Create a good program, and the spots will fill themselves – right? Not so fast.
In the workplace, people are often too busy to think about anything other than their to-do list. They might shrug off your program as irrelevant or too much extra work. Or worse, they might not see a point to it at all.
That’s why you need to generate excitement around the mentorship program. Show employees how it will help them grow, learn new things, and advance their careers. Paint a picture of what their life could be like if they participated in the program and became a mentor or mentee.
Here are a few ways to generate excitement:
- Host an information session or lunch-and-learn about the program.
- Include a brief overview of the program in company newsletters or on the intranet.
- Make sure managers are briefed on the program and can talk to their employees about it.
- Send out personal emails or videos from the CEO or other executive leaders about the importance of mentorship.
Whatever you do, remember to continue sending out reminders and making the case for the program as strong as possible. Employees are more likely to participate if they feel like it’s an opportunity they can’t pass up.
4. Match mentors with mentees: criteria and pairing methods
In a perfect world, mentor-mentee pairings would just click. There'd be no awkward reshuffling, no hurt feelings, and definitely no need for a referee. But alas, the perfect world doesn't exist – and people clash.
To create successful mentor-mentee relationships, it's important to have criteria for pairing mentors with mentees and to use an effective method for matching the two. Don't just think about job roles; take into consideration factors like:
- Personality types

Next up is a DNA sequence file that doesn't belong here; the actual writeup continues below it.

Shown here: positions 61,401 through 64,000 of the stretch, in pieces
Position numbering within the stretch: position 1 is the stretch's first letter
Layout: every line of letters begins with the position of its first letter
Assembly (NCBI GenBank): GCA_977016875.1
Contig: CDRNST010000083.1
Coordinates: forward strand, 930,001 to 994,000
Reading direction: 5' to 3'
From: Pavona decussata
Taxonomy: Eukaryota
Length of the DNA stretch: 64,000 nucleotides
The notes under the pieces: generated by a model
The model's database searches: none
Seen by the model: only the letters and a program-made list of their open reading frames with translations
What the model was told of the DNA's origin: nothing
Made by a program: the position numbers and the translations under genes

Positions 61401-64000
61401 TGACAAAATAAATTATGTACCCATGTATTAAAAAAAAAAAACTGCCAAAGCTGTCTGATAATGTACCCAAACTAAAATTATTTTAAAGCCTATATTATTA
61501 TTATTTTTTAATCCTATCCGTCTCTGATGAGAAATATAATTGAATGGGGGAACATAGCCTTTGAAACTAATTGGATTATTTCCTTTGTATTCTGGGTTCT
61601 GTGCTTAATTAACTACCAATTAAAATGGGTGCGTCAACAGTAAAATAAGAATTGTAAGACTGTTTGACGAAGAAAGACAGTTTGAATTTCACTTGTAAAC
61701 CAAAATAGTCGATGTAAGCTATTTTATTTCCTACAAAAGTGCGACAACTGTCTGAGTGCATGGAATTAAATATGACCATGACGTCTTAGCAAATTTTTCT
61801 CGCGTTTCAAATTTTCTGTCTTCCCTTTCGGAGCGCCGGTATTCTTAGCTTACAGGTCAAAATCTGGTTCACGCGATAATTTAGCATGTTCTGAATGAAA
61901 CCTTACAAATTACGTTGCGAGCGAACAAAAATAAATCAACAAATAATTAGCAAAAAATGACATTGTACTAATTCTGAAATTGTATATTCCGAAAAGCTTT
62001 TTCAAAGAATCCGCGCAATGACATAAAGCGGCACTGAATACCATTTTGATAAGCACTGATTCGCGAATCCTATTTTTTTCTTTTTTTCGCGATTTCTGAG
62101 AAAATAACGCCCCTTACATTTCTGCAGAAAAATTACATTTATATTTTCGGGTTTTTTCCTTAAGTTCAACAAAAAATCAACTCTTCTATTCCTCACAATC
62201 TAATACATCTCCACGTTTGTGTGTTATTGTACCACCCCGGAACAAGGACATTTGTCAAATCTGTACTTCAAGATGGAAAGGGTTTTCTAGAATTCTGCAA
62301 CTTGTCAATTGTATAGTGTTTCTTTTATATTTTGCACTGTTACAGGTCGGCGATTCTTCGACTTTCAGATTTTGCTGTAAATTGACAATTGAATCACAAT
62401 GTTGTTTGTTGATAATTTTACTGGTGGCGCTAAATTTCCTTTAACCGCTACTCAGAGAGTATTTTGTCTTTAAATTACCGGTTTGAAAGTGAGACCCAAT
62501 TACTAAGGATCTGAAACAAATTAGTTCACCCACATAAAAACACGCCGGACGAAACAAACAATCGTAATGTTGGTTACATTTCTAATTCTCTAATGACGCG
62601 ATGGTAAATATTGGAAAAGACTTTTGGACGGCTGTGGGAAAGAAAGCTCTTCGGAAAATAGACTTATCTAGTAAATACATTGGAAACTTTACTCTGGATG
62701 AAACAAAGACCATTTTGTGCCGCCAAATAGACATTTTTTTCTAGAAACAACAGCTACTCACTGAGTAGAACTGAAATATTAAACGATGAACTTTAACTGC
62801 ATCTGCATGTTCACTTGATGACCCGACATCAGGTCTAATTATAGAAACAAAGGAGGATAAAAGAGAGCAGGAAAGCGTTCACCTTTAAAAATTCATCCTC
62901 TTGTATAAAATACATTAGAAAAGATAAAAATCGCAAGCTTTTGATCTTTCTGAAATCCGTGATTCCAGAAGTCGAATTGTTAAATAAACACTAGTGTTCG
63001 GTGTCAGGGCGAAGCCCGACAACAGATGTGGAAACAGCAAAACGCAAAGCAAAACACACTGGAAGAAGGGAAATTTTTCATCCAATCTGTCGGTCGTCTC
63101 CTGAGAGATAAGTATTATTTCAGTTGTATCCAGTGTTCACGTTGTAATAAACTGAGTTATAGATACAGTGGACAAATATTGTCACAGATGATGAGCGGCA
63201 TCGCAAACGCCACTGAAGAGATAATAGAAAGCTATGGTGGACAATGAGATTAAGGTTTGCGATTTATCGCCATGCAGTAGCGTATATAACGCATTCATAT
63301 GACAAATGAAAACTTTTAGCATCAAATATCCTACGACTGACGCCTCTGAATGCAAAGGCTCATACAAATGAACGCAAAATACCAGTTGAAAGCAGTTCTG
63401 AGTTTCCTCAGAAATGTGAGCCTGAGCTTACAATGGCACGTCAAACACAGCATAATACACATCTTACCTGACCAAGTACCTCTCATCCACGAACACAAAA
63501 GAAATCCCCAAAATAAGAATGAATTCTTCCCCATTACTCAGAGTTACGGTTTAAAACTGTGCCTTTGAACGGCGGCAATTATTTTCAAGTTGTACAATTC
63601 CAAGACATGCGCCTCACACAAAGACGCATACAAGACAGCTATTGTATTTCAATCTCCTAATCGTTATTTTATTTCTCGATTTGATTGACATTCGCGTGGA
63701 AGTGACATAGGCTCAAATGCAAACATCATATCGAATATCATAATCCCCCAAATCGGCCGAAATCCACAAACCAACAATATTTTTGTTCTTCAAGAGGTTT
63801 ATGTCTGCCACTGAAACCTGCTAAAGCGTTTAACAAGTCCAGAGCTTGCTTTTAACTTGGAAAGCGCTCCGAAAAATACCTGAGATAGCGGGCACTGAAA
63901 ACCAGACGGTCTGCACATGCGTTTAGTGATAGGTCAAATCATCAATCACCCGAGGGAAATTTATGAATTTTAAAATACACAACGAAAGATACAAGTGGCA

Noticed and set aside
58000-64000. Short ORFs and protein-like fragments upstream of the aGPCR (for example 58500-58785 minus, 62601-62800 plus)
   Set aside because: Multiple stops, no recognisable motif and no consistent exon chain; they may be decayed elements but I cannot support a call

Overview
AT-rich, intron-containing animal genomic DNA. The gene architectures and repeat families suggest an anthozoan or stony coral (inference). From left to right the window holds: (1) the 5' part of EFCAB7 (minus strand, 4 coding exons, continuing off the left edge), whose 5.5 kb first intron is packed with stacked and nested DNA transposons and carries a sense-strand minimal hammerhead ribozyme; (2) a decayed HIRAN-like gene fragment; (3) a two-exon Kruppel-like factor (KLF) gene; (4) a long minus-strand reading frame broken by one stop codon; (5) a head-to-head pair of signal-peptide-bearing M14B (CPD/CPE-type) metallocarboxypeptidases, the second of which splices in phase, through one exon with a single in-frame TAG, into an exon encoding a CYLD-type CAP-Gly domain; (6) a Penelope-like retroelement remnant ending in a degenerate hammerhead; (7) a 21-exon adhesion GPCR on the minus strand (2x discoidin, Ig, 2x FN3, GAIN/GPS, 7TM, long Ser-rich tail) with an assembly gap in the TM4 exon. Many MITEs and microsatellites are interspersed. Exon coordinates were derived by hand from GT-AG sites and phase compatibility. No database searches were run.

- Communication styles
- Life experiences
- Goals and ambitions
- Work styles
Considering all these factors makes a good match, yes, but who has the time to do this for every single match?
That’s why our Together platform uses a powerful algorithm to pair employees with the right mentors and mentees based on the factors that matter. Using our tool, there are three main methods we recommend:
- Mentee-led matching allows mentees to select five preferences from the options presented by our platform. The first preference to accept a mentor request is the one who will be paired with the mentee.
- Admin-led pairing requires the program administrator (aka, you) to review the platform's suggestions and approve them or reject them. You can also choose to manually pair mentors and mentees.
- Hybrid pairing uses a mix of algorithm and facilitator input. The platform generates all pairings based on data, but admins can change the settings and preferences around until they are satisfied with the results.
Of course, you might choose to pair mentors and mentees without technological help. But we strongly recommend using a tool if you instead to scale your mentoring program. It's simply too difficult to pair people manually and still ensure that everyone is satisfied with the outcome.
Okay, you’ve launched pairing. You’re job is done, right? Not so fast. Some of these mentors and mentees may be meeting for the first time. Having some structure to the meeting can help ease tensions, break the ice, and get things off the ground. What you need are session agendas.
5. Provide session agendas for mentors and mentees
You've successfully paired mentors based on all the right factors, and everyone's happy – but your job isn't done yet! You'll need to provide some structure and guidance to make sure the pairing is successful.
One way to do this is by providing session agendas for mentors and mentees. This will help everyone know what to expect in each meeting and will give you a way to track the progress of the mentorship.
For instance, you might recommend prompts like:
- Discuss your goals and ambitions, as well as the goals for this program
- Share experiences and advice about your career or field
- Give feedback on each other's work or professional development goals
- Talk about challenges you're experiencing and how you might overcome them